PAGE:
Not something I would choose to use, a real fence and training deals with 99.9% of issues....... if a dog is left inside its own garden and doesn't get walked daily in the outside world they miss out on too much so those dogs are more likely to try to escape  as they feel trapped/bored and are under socialised..........

    I have used one for a client the dog was walked daily, was well trained/well socialised, was out training flyball and agility and competing on weekends, yet when in the 1 acre  fully fenced/secure garden  along with the other dogs in the pack she would soon be out and on the road which sooner or later she would have been killed........so I set up CCTV so observe where she was getting out and to my surprise she chose the highest fence to jump/climb and was out in seconds and that was an 8' fence, the rest of the garden was secured by a 4' fence and she never attempted to go over that before or afterwards.......... and normally agility trained dogs will not jump fences unless asked to do so....... so I used an electric fence at the top of the 8' fence, it zapped her twice and she never tried again..... so it worked for her and the only reason I used it was I had tried everything else, it would certainly never had been a choice I would use before all and anything else but I used it as nothing else worked and it was down to her life/death on the road.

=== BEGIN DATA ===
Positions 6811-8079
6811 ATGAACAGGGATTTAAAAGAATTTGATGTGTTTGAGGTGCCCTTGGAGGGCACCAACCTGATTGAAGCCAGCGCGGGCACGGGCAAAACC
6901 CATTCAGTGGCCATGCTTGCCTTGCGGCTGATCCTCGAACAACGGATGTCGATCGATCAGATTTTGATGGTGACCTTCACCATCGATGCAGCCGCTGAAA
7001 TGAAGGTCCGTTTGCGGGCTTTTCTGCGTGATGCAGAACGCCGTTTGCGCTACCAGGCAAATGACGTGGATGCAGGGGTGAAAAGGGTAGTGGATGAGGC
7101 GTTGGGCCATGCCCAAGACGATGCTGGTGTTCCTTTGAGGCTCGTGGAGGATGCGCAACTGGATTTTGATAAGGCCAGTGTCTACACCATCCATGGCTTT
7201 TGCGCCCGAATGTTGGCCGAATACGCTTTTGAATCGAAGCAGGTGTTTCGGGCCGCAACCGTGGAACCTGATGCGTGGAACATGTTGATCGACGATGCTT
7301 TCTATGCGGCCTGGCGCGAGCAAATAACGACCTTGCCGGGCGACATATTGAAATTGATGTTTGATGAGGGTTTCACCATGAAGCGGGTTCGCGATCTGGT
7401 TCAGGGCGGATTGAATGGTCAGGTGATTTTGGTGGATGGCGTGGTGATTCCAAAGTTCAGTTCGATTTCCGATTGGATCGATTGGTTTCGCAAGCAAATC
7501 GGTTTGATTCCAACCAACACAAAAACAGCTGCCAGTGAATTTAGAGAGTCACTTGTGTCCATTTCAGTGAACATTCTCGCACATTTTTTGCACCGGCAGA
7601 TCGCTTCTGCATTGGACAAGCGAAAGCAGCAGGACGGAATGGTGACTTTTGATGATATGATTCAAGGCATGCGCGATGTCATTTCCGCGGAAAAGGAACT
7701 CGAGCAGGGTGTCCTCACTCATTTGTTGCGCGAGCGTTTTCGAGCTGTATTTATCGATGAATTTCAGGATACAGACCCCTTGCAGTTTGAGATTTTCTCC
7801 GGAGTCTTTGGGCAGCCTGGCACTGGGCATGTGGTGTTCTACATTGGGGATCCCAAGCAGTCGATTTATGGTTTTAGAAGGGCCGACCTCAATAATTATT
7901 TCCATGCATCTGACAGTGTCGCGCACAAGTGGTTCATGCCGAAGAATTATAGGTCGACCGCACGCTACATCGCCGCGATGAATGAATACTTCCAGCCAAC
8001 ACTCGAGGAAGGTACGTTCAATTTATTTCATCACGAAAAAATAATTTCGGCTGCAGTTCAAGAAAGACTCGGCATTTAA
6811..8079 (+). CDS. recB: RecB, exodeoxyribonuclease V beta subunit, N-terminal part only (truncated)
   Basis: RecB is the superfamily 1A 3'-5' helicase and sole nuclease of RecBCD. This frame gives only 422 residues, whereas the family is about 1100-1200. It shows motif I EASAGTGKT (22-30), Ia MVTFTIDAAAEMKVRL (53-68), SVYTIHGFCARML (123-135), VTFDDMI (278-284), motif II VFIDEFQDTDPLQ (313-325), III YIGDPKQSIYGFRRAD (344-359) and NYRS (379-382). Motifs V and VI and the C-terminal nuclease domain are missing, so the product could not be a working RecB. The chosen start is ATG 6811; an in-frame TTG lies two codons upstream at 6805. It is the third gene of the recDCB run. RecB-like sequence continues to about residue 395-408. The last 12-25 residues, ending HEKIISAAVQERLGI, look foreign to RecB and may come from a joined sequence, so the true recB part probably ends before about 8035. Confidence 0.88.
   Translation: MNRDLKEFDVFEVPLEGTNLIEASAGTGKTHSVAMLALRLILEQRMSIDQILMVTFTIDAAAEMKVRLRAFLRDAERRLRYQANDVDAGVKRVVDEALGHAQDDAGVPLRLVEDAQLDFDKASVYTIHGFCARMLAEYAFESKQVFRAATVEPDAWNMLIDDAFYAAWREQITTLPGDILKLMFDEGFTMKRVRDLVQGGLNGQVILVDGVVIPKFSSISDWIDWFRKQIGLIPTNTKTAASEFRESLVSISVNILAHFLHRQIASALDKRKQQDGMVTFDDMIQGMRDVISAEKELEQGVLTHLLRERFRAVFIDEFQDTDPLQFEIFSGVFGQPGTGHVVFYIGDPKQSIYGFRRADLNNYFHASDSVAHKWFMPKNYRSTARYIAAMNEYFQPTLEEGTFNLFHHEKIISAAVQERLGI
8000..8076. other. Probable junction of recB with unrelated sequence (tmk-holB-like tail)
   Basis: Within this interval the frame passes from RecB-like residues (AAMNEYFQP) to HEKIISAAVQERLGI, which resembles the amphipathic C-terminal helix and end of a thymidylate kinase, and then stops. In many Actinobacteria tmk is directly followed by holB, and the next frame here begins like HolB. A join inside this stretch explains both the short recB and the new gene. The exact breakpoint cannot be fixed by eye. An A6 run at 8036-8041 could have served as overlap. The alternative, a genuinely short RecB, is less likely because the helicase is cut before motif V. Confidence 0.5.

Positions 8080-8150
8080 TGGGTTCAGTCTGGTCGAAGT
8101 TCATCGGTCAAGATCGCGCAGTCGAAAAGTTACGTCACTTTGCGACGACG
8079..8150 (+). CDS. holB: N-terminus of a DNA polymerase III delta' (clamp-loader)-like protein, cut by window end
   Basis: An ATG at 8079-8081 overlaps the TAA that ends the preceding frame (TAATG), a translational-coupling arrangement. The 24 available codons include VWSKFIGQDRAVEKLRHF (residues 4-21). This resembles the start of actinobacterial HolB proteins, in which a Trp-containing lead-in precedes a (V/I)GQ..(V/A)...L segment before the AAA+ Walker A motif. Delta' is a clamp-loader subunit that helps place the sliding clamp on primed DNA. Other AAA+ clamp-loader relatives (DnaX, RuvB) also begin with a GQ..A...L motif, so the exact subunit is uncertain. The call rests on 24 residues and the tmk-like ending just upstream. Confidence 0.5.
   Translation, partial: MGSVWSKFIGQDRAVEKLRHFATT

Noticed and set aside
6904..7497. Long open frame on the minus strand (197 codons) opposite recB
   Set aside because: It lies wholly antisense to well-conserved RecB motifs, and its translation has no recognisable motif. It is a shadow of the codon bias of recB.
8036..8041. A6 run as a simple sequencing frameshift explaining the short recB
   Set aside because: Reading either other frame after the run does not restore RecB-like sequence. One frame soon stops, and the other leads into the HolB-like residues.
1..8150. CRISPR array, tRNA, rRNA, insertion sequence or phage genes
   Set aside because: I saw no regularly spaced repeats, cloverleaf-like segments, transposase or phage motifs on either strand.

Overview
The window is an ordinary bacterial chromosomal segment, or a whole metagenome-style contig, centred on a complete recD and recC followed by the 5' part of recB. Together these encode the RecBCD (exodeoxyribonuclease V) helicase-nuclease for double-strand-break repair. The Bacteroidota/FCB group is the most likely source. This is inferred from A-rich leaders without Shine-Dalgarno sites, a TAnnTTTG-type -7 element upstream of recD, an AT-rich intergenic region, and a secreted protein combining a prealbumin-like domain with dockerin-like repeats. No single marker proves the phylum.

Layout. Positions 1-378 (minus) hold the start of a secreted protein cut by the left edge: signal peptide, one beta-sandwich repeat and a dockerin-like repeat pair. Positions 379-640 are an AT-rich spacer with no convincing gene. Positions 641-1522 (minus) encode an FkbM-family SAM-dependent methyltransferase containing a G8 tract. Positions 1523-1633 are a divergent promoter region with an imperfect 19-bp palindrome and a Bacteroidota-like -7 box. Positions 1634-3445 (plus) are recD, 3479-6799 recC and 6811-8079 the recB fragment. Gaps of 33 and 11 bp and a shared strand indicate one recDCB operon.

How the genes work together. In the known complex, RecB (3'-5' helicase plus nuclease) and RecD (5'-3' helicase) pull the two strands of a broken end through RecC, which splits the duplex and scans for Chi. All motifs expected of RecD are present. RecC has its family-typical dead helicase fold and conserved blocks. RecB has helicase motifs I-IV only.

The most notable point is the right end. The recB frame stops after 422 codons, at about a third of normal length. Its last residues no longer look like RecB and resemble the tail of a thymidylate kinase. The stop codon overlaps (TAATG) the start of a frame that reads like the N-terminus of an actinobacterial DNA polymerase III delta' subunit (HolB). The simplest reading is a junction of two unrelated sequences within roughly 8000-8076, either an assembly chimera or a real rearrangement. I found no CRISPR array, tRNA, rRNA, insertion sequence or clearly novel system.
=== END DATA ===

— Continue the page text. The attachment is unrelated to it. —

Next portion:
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  • 1 month ago